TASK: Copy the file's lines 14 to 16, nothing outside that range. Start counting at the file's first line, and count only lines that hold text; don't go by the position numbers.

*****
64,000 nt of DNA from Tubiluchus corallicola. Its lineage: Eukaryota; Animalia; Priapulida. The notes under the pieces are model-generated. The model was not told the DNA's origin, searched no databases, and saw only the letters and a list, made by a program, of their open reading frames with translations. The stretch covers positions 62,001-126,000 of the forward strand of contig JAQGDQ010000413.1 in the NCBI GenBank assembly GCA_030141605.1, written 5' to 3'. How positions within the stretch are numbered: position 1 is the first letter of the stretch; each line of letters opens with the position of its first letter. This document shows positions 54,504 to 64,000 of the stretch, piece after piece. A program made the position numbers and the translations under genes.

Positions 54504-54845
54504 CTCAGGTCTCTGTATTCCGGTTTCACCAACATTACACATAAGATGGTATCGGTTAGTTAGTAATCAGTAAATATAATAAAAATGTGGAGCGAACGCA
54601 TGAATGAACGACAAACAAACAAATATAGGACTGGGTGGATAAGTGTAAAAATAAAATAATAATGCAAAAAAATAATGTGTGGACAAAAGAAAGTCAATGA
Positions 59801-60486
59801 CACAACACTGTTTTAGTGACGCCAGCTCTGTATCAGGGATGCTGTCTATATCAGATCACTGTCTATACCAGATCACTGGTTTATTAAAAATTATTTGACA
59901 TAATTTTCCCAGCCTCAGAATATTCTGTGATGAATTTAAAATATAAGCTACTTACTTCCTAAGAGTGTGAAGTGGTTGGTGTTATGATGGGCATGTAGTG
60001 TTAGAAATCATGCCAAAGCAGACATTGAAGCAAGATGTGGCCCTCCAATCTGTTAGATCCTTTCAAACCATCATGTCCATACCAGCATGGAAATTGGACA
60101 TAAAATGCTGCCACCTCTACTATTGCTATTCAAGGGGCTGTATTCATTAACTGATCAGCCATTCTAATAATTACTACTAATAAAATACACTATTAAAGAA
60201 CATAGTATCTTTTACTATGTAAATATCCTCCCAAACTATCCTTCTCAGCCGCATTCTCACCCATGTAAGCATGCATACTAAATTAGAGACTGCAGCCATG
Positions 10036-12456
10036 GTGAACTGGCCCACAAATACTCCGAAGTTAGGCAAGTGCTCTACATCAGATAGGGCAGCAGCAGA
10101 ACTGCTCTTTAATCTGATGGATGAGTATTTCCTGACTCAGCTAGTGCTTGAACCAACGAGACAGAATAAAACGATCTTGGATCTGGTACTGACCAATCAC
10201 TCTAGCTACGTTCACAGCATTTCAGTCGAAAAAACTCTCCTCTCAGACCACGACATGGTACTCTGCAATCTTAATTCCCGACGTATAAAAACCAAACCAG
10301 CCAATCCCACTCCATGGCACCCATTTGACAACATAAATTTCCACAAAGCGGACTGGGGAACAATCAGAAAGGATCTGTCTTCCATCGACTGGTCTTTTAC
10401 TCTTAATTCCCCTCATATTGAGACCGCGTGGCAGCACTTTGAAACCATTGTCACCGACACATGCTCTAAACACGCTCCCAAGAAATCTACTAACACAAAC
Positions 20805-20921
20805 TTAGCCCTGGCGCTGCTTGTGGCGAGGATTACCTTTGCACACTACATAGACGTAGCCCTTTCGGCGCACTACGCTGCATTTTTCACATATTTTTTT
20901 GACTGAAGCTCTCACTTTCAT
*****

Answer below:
10201 TCTAGCTACGTTCACAGCATTTCAGTCGAAAAAACTCTCCTCTCAGACCACGACATGGTACTCTGCAATCTTAATTCCCGACGTATAAAAACCAAACCAG
10301 CCAATCCCACTCCATGGCACCCATTTGACAACATAAATTTCCACAAAGCGGACTGGGGAACAATCAGAAAGGATCTGTCTTCCATCGACTGGTCTTTTAC
10401 TCTTAATTCCCCTCATATTGAGACCGCGTGGCAGCACTTTGAAACCATTGTCACCGACACATGCTCTAAACACGCTCCCAAGAAATCTACTAACACAAAC